Tuesday, April 15, 2008

Engaging the Customer in Product Design

Question: How many direct marketers does it take to target the right consumer?

Answer: Just a couple of really smart ones that understand how to take advantage of reaching the most appropriate groups in the best way during tough economic times.

Case in point: credit card marketers. American Banker magazine has reported that Citi Cards definitely sees the need to maintain one steady source of income: the "mass affluent" customer who is willing to pay for a credit card rewards program.

The magazine reports that "Terry O'Neill, executive vice president at Citi Cards, said that 80% of affluent and near-affluent consumers (which he said Citi defines as households making $100,000 or more) use social-networking and peer-review sites, such as My Space, Linked In and Flickr, to review products and to get advice on purchasing and financial decisions. He recommends issuers use such sites to invite consumers in various target groups to help test new card products for several months before issuing the cards to the general public." This is a wonderful way to use social marketing to target those who you are most interested in acquiring as customers, and getting their feedback on how you can make your product more appealing to them so that they buy it. Brilliant!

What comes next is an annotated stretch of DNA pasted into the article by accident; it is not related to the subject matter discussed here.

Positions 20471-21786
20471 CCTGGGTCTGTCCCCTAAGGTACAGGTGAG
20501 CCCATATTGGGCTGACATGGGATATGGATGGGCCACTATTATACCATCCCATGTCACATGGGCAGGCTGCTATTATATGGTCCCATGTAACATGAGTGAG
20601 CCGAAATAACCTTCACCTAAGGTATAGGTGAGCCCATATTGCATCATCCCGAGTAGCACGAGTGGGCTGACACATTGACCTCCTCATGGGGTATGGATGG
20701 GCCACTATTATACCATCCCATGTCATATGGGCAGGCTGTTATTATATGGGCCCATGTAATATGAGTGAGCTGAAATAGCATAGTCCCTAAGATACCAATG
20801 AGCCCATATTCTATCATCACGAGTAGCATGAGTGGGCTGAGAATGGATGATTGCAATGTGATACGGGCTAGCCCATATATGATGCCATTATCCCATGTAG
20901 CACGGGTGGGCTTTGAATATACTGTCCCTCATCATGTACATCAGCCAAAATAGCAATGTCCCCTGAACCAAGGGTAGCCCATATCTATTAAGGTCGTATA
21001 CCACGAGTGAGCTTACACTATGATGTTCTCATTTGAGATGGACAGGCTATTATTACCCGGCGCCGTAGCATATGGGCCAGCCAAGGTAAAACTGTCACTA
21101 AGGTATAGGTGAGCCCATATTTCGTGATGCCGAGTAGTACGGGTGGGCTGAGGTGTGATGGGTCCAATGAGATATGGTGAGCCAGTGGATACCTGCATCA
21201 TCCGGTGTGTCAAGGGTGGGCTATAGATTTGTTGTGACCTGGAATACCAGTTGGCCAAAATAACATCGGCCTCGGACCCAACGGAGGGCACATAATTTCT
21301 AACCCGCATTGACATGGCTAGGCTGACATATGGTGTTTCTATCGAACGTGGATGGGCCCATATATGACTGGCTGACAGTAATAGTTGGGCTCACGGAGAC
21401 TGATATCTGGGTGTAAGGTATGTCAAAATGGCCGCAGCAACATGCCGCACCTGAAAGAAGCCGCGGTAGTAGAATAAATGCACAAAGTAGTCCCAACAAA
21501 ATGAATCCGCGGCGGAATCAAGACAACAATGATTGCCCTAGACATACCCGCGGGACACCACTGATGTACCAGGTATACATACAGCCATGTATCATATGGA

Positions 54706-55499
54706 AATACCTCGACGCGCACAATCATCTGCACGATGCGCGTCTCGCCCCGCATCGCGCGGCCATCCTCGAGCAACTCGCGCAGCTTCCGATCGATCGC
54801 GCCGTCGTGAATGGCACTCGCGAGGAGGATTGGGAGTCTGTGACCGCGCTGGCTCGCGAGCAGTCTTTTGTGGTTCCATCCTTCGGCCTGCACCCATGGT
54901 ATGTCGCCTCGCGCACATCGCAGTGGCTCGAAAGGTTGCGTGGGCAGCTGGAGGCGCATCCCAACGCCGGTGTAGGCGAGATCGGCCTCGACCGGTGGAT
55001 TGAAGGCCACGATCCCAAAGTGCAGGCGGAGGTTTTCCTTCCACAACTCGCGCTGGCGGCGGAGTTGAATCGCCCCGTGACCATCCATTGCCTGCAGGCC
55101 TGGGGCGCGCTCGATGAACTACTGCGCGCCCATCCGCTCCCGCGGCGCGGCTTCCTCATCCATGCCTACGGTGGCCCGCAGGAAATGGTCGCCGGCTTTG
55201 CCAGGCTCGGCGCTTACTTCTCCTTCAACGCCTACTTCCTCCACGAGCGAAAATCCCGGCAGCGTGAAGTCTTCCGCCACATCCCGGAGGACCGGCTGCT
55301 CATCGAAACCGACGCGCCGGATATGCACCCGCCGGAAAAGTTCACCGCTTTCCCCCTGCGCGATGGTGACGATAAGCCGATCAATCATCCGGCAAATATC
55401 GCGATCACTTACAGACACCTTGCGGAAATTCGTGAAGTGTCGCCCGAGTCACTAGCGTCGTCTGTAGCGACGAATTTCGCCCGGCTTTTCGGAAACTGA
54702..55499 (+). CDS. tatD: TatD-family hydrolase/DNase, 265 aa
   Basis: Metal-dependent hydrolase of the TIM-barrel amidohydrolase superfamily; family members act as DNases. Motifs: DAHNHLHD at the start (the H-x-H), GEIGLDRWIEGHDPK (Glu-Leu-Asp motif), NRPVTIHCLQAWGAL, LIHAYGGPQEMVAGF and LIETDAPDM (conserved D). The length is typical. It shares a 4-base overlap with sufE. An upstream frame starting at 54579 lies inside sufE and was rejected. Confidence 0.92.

This also brings home the point we made earlier this month in our post regarding Push versus Pull marketing strategies. According to the American Banker article, "Executives also suggested that in order for marketers to break through the clutter and reach this market, they need to become more relevant and move from pushing marketing messages at the customer through traditional advertising methods to listening to customers through online communications." Citi Cards has gotten the point, and as a matter of fact "listens to its mass affluent customers by closely reading social networking communities and blogs about topics related to its rewards programs, as well as by offering online feedback opportunities and convening more traditional focus groups. "

It's great to see how traditional direct marketers are embracing social marketing and making it a part of their customer acquisition programs. By doing so, they are bringing the potential customer into the product development process and allowing them to design the product that is right for them. Citi Cards has shown that it really does make sense to hang out where your prospects like to hang out -- not to sell to them but to enlist their help in creating a more successful product. Not only are they creating more profitable customer relationships, they are building relationships with those who they hope to keep for both the short- and the long-term.

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